At Tufts, students experience small class sizes, a personalized path of study, mentorship from professors at the top of their fields, and collaborative research that crosses disciplines — all just five miles from the high-tech hubs of Boston and Cambridge. Tufts has a robust slate of programmatic offerings in the area of cybersecurity and policy, including career panels and talks on cybersecurity policy, programming infrastructure, telecommunications policy, and more. Please find highlights from our symposia, internships and coursework below.
Tufts University fielded three teams in the fall Cyber 9/12 Strategy Challenge held at Columbia University in New York City on November 8 and 9. Two teams, FSociety and Team Zeno, were comprised of graduate students from The Fletcher School. Jackie Faselt, Ben Ballard, Melanie Barlow, and Andrew Seligson of FSociety won the competition.
The runner-up teams were from Wellesley College and the John F. Kennedy School of Government at Harvard University. Another team consisted of undergraduate students from Tufts: Brendan Brennan, 21; August Moore, A21; Grant Versfeld, A21; and Dylan Hoffmann, A20. Moore, Versfield, and Hoffmann are computer science majors, while Brennan is an international relations major.
A Conversation on Cryptography with Jim Baker & Susan Landau
Jim Baker, Director of National Security and Cybersecurity at the R Street Institute, a CNN legal analyst and a lecturer on law at Harvard Law School, participated in a Conversation on Cryptography with Professor Susan Landau on February 12, 2020, in 205 Cabot Hall. The conversation was moderated by Assistant Professor of Cybersecurity Policy Josephine Wolff. Baker is also the former general counsel of the Federal Bureau of Investigation.
This event was co-sponsored by the Hitachi Center for Technology and International Affairs and a part of the Hitachi Center for Technology & International Affairs Speaker Series.
Summer 2019 Cybersecurity Policy Fellows:
Alexandria Hayman, Arts & Sciences ’19: Research Intern for the Cyber Policy Initiative at the Carnegie Endowment for International Peace
While at the Cyber Policy Initiative, Alexandria supported the senior fellows and analysts in their work, providing literature reviews, cyber event timelines, and memos summarizing key issues pertinent to ongoing research projects. Topic areas relevant to the fellows included AI and machine learning attack vectors, hardware supply chain vulnerabilities, and cyber insurance in the private sector. Alexandria also conducted preliminary research and analysis on ongoing cyber war risk clause lawsuits (I.e., Merck v. ACE et al.) and compiled a comprehensive list of GNSS spoofing and jamming incidents to be used in a later publication.
Michael Teodori, Fletcher School ’19: Security and Surveillance Team Intern, the Center for Democracy and Technology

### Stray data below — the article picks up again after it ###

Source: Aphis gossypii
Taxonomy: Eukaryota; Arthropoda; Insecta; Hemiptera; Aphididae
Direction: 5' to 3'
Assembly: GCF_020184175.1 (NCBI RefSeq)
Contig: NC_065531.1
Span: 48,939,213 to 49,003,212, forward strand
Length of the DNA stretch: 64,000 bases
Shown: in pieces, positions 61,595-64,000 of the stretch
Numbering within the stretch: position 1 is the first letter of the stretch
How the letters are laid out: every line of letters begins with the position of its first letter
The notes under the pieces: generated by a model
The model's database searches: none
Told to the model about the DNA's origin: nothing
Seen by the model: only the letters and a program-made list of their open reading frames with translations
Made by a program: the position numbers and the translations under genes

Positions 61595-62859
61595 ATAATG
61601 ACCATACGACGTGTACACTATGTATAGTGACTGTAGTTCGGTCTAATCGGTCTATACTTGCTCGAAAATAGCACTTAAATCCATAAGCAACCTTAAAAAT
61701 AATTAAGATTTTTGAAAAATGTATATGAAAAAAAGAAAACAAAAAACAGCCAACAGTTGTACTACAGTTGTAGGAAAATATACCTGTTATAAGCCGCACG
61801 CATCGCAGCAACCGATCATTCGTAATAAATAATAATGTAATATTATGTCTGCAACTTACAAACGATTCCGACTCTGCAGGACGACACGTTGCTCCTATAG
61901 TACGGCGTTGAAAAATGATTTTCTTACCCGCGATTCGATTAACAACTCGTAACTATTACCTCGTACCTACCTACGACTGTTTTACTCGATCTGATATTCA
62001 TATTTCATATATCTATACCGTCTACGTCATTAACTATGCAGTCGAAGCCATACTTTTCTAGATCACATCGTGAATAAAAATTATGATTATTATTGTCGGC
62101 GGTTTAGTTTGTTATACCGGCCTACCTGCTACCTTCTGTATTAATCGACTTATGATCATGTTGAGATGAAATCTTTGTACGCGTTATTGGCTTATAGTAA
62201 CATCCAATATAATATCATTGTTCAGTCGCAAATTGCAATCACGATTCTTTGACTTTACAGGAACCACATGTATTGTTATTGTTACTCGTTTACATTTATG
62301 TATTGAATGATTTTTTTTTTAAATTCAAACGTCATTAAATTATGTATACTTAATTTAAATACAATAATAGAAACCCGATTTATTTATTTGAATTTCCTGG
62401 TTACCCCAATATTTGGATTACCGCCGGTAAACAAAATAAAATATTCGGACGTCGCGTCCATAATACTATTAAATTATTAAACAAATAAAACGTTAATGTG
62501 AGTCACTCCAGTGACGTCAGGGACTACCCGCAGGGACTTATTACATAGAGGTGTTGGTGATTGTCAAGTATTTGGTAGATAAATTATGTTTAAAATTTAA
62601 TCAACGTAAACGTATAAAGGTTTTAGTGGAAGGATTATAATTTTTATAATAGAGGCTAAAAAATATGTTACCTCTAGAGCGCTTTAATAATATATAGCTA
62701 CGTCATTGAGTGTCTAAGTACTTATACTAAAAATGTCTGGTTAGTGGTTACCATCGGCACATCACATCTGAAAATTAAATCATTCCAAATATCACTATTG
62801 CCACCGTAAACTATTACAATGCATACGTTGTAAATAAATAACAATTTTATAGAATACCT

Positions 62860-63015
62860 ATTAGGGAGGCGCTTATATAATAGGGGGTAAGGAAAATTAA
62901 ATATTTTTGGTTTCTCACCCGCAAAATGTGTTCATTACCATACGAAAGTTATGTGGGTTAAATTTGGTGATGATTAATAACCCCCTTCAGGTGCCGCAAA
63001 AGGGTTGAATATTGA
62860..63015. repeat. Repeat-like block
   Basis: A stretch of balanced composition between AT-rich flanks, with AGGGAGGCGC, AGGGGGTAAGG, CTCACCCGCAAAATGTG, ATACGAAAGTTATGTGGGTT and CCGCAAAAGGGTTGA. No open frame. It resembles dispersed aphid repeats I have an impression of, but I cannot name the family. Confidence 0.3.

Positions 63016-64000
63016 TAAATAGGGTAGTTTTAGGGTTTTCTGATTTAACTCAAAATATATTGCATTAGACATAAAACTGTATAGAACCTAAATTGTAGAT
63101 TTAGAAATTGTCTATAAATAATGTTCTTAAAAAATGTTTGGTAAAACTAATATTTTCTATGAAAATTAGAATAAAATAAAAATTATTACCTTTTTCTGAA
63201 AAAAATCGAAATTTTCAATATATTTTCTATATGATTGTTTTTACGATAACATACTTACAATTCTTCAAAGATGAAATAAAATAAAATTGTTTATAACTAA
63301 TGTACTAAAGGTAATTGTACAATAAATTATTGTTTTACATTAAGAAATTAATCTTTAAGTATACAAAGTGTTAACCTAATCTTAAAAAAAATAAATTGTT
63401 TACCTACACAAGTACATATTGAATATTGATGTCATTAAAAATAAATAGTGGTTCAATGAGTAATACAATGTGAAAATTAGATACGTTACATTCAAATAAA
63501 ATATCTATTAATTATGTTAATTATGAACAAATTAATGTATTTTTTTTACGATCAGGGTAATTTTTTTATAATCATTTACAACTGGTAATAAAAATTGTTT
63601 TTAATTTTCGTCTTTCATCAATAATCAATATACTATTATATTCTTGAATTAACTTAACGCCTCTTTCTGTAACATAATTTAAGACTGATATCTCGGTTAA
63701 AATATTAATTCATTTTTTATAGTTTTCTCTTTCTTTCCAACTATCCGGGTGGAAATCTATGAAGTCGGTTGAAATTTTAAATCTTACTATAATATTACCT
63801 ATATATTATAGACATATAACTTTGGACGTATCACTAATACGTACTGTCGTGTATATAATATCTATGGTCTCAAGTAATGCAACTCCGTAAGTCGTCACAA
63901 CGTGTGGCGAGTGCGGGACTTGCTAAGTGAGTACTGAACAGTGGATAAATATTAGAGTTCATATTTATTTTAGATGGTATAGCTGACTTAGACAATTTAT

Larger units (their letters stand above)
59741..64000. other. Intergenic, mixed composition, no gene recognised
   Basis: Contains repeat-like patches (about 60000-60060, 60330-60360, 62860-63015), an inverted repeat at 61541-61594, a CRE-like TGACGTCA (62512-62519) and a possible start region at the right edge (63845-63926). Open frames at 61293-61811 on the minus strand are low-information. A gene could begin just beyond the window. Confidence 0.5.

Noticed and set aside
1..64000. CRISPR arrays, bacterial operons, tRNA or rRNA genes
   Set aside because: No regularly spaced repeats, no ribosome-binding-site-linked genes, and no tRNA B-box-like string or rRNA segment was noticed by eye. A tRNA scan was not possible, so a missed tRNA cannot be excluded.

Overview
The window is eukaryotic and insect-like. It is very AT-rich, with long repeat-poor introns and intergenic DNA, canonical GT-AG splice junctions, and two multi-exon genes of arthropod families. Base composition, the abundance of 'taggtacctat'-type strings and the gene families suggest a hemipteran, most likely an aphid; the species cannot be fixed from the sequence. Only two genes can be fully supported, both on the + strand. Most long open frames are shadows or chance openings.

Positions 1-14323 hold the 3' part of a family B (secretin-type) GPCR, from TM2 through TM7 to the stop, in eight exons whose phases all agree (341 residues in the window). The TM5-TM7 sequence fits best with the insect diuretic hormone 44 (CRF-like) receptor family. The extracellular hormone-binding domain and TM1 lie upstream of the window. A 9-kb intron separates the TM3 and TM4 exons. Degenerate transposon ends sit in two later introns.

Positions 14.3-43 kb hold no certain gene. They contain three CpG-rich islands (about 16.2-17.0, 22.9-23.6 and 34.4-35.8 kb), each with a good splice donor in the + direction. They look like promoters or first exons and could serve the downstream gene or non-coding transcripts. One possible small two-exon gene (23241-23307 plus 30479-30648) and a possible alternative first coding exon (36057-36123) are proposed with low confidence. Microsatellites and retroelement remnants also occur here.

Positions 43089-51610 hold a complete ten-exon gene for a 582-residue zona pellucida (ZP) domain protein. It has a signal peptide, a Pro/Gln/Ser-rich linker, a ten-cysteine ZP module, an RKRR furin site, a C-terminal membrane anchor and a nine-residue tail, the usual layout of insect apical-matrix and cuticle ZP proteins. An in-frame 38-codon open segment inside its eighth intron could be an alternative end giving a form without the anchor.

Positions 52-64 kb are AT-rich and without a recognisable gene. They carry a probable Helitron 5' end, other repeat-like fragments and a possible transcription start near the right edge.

The Center for Democracy and Technology is a tech policy think tank whose main missions are to advance digital rights and promote awareness about issues at the intersection between law and technology. During Michael’s internship, he focused mainly on legal questions arising from law enforcement access to personal data held by technology companies, while also conducting extensive research on border surveillance and security technology employed by the U.S. government.
By Mailyn Fidler, Research Affiliate at Berkman Klein Center for Internet & Society, Harvard Law School. This paper was presented at the 2019 Student Symposium in Cybersecurity Policy at Tufts University in April 2019 and will be published by the Santa Clara High Technology Law Journal in Summer 2020.
Abstract: Police surveillance has become a problem of governance, not a problem of procedure. The introduction and use of sophisticated surveillance technologies, once reserved for elite central governments, in local policing has raised questions about the sufficiency of existing approaches. Judicial oversight—applying standard Fourth Amendment inquiries—falls short, hampered in scope by the facts of the case and with judges often unaware of or unable to access key technical details of the case. Other alternatives, including legislative guidelines for police technology and local police rulemaking, are lacking in other ways. This paper argues that the proper response to use of sophisticated investigative technologies by local police is local administrative governance by city councils. Having an external administrative body make rules about police technology brings with it an ability to consider expanded concerns about technology, timeliness, and an ability to regulate interactions with private actors.
There are reasons to be worried about this proposal, too. But, drawing on the nascent literature about local administrative governance, this proposal is most likely to be responsive, accountable, and effective in the local context. In addition to offering a set of legal arguments, this paper contains two novel descriptive contributions. First, where other papers have focused on the legal risks of certain technologies, this paper compiles a comprehensive look at a range of police technologies and systematically analyzes the risks they pose both legally and at the local level. Second, this paper offers the first comprehensive assessment of the current efforts that localities have made towards implementing this kind of local administrative governance for police technology.